A passion for food + fashion

Late-Night Baking

In Food, Recipes on April 18, 2009 at 8:18 am


Last Saturday night—correction: early Sunday morning—when my husband and I were punching down dough for sticky buns in the wee hours, my husband turned to me and said, “well, this gives whole new meaning to ‘late-night baking.'” 

My husband, who has much more fortitude than I, had been enlisted to help me navigate my grandmother’s recipe for sticky buns that we were taking to an Easter brunch that following afternoon. It should be noted that what I had scribbled down was not really a recipe, but more of a suggestion of a recipe. My grandmother is one of those effortless and elegant cooks who has never consulted a recipe, and at the age of 90 still whips up a batch of these sinful sticky buns without a second thought to her perfect pink manicure.

I, however, am not a natural-born baker—I have neither the patience nor precision for baking. Which is why I had to consult a professional chef late-night to talk me off the roof when my dough wasn’t rising fast enough, and placed several panicked phone calls to my mother for reassurance—something that only happens in extreme cases of emergency. But the end results were positively stupendous. That said, it’s a LOT of work. Start this process the day before. Also, make sure you knead the hell out of the dough for the full 8-10 minutes. It helps both with rising as well as perfect texture.

Esther’s Cinnamon Rolls

Makes 24 rolls

1 3/4 cups sugar, plus 1 teaspoon, divided

½ cup hot water (105 to 110 degrees)

2 .25-ounce packages dry yeast

7 egg yolks, plus 1 whole egg

1 cup heavy cream

2 cups whole milk

3/4 cup butter, melted

1 teaspoon vanilla

1 teaspoon salt

8 cups all-purpose flour

4 tablespoons ground cinnamon

Buttercream Icing

2 sticks (1 cup) butter, softened

1 1/2-2 cups confectioners sugar

2 tablespoons cold milk

Vanilla extract, to taste

Grease two 13 x 9 x 2 baking dishes. To activate yeast, mix 1 teaspoon sugar, yeast and water. Let stand until foamy, about 8 minutes. I used RiZE yeast from Whole Foods, and after much googling discovered, ironically, that it takes longer to rise than, say, Fleischmann’s. Frankly, I’d go with Fleischmann’s next time.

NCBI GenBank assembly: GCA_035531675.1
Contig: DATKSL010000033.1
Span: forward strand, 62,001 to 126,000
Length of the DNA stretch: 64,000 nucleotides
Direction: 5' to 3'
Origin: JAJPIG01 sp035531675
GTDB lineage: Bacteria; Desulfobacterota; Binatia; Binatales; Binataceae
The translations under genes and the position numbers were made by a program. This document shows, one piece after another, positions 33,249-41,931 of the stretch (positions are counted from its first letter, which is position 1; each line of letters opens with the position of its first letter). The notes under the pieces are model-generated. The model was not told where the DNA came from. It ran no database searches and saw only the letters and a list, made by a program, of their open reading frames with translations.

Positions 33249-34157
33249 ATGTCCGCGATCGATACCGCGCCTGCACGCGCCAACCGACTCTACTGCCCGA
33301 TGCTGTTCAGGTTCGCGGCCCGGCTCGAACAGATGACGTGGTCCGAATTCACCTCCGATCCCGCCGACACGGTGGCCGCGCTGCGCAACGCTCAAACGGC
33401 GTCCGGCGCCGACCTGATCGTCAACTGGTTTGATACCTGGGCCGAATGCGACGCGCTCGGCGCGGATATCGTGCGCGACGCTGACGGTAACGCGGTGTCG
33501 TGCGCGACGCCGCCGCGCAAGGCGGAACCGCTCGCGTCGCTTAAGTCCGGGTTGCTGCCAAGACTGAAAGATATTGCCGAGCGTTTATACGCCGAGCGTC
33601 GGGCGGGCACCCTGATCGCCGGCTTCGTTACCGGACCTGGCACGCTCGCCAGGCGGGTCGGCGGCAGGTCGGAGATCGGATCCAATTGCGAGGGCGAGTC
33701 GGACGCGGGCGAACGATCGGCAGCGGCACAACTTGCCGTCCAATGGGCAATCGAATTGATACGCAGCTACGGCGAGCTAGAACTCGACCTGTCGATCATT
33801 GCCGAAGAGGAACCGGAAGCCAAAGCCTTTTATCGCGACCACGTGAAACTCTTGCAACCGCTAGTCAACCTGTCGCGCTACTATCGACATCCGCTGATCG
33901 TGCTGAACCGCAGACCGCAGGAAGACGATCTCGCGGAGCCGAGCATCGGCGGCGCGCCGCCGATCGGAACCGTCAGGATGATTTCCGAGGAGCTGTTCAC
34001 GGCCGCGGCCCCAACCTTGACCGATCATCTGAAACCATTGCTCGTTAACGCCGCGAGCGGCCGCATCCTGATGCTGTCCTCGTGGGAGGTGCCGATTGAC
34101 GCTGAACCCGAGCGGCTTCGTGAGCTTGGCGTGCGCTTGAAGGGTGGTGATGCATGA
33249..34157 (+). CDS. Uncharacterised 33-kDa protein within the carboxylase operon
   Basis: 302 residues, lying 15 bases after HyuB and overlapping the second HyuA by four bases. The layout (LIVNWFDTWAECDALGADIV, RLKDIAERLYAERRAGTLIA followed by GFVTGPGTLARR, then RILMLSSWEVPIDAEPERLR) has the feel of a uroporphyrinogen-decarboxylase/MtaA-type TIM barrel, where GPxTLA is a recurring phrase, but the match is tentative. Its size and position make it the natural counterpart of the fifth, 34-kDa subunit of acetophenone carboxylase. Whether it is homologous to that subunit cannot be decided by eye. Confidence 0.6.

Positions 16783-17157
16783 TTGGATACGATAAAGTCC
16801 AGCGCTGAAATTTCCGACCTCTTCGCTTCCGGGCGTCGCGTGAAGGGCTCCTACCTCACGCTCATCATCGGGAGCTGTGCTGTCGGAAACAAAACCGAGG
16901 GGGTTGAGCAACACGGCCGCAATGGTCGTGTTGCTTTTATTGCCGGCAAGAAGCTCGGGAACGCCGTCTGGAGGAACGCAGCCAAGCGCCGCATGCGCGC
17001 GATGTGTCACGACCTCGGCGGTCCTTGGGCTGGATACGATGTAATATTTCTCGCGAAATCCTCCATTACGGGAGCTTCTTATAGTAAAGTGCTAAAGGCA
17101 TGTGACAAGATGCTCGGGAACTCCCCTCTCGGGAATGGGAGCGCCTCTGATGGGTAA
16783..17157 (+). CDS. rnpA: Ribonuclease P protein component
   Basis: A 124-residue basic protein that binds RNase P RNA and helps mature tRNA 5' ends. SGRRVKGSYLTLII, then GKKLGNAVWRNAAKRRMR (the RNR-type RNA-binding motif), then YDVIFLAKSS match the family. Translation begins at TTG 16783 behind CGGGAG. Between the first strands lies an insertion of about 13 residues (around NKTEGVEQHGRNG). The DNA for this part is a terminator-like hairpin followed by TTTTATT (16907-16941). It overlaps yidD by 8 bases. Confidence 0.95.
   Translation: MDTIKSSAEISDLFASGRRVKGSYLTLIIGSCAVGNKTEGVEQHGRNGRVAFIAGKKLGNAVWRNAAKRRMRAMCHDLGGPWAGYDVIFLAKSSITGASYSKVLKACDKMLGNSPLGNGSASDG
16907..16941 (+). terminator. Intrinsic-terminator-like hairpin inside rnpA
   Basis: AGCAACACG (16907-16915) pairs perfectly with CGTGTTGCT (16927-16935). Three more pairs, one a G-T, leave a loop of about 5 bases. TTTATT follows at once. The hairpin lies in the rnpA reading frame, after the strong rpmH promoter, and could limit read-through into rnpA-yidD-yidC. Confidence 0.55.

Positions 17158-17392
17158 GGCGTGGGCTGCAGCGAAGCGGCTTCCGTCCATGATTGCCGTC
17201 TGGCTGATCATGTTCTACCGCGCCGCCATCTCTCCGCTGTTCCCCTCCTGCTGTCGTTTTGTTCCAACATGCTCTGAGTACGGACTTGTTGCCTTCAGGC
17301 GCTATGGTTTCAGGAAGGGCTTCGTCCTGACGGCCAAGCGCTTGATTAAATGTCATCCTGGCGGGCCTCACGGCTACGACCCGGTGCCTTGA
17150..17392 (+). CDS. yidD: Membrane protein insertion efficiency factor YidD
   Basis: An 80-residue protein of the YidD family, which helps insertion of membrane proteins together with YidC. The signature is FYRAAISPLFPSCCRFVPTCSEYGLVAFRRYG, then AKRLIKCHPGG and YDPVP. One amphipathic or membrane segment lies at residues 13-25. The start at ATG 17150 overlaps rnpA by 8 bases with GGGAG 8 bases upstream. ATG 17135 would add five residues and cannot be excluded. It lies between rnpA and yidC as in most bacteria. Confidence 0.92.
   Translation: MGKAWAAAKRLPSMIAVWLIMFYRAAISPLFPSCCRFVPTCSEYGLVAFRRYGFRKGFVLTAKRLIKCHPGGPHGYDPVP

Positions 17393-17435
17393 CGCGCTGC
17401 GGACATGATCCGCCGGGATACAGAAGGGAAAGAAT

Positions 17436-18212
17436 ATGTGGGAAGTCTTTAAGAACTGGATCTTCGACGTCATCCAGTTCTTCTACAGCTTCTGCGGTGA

Using electric mixer, beat egg yolks and whole egg, and slowly beat in ¾ cup sugar. Add cream, milk, butter, vanilla, salt, and yeast mixture. Stir in 8-9 cups of flour, and mix until dough is soft. 


Transfer the dough to a lightly oiled work surface, and knead for 5 to 8 minutes, or until it’s smooth. Or knead it in an electric mixer, using the dough hook, for 4 to 7 minutes at medium speed. Place the kneaded dough in a lightly oiled bowl, turn to grease all sides, cover the bowl with plastic wrap and a dish towel, and let it rise in warm place for 60 minutes, until nearly doubled in bulk. 

Mix one cup sugar and cinnamon. (I probably used even more than 4 tablespoons cinnamon, but it’s up to you.)

Punch down and let rise again until double. Divide dough in half. Roll out ½ of dough into a rectangle. Brush generously with melted butter. Sprinkle generously with half of cinnamon sugar mixture. Starting at 1 long side, tightly roll up each rectangle into log. Cut each log into 12 rounds. Place 12 rounds, cut side down, in each prepared pan, spacing evenly. 


Repeat with second half of dough. Let rolls in pan rise again, about 30-45 minutes.


[Note: at this point, rolls can be covered with plastic wrap and refrigerated overnight. Bring to room temperature for one hour before baking.]

Bake at 350 degrees until golden, about 20 minutes.


Cool for 20-30 minutes. Meanwhile, to make buttercream icing, cream butter with an electric mixer [I use an immersion blender] and slowly blend in sugar and vanilla. When cinnamon rolls have cooled, frost with buttercream icing and serve slightly warm. 


  1. […] receive would be sleep. So this year, I’m fantasizing about breakfast in bed—a batch of my grandmother’s sticky buns and a cup of Ristretto Roasters Nicaraguan Prodecoop Dipilto coffee, followed by a leisurely walk […]

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